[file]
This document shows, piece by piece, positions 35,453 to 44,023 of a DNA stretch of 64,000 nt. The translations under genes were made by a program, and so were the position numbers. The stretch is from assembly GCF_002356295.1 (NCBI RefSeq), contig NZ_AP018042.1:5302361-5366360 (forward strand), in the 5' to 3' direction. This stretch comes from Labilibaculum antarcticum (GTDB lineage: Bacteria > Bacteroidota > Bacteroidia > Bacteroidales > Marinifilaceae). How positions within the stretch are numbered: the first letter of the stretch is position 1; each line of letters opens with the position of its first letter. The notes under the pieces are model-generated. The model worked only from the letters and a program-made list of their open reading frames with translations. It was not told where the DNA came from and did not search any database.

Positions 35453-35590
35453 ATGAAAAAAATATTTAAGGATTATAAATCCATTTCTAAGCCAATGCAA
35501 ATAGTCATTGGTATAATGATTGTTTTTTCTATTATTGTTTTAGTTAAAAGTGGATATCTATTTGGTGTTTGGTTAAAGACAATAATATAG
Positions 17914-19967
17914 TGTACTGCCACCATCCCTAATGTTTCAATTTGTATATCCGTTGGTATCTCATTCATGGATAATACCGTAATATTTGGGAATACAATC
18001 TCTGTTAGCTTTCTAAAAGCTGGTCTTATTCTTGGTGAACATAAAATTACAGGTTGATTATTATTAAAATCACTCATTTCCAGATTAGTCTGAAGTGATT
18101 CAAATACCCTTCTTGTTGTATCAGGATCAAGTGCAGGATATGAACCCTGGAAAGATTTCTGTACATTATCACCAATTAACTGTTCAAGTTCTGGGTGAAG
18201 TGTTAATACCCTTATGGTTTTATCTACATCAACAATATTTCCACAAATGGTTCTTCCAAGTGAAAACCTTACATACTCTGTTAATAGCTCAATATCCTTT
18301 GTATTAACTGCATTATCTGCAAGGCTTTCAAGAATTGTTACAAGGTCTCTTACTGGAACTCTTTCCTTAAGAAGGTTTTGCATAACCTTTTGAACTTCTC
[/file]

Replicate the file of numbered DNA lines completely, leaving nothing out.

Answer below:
This document shows, piece by piece, positions 35,453 to 44,023 of a DNA stretch of 64,000 nt. The translations under genes were made by a program, and so were the position numbers. The stretch is from assembly GCF_002356295.1 (NCBI RefSeq), contig NZ_AP018042.1:5302361-5366360 (forward strand), in the 5' to 3' direction. This stretch comes from Labilibaculum antarcticum (GTDB lineage: Bacteria > Bacteroidota > Bacteroidia > Bacteroidales > Marinifilaceae). How positions within the stretch are numbered: the first letter of the stretch is position 1; each line of letters opens with the position of its first letter. The notes under the pieces are model-generated. The model worked only from the letters and a program-made list of their open reading frames with translations. It was not told where the DNA came from and did not search any database.

Positions 35453-35590
35453 ATGAAAAAAATATTTAAGGATTATAAATCCATTTCTAAGCCAATGCAA
35501 ATAGTCATTGGTATAATGATTGTTTTTTCTATTATTGTTTTAGTTAAAAGTGGATATCTATTTGGTGTTTGGTTAAAGACAATAATATAG
Positions 17914-19967
17914 TGTACTGCCACCATCCCTAATGTTTCAATTTGTATATCCGTTGGTATCTCATTCATGGATAATACCGTAATATTTGGGAATACAATC
18001 TCTGTTAGCTTTCTAAAAGCTGGTCTTATTCTTGGTGAACATAAAATTACAGGTTGATTATTATTAAAATCACTCATTTCCAGATTAGTCTGAAGTGATT
18101 CAAATACCCTTCTTGTTGTATCAGGATCAAGTGCAGGATATGAACCCTGGAAAGATTTCTGTACATTATCACCAATTAACTGTTCAAGTTCTGGGTGAAG
18201 TGTTAATACCCTTATGGTTTTATCTACATCAACAATATTTCCACAAATGGTTCTTCCAAGTGAAAACCTTACATACTCTGTTAATAGCTCAATATCCTTT
18301 GTATTAACTGCATTATCTGCAAGGCTTTCAAGAATTGTTACAAGGTCTCTTACTGGAACTCTTTCCTTAAGAAGGTTTTGCATAACCTTTTGAACTTCTC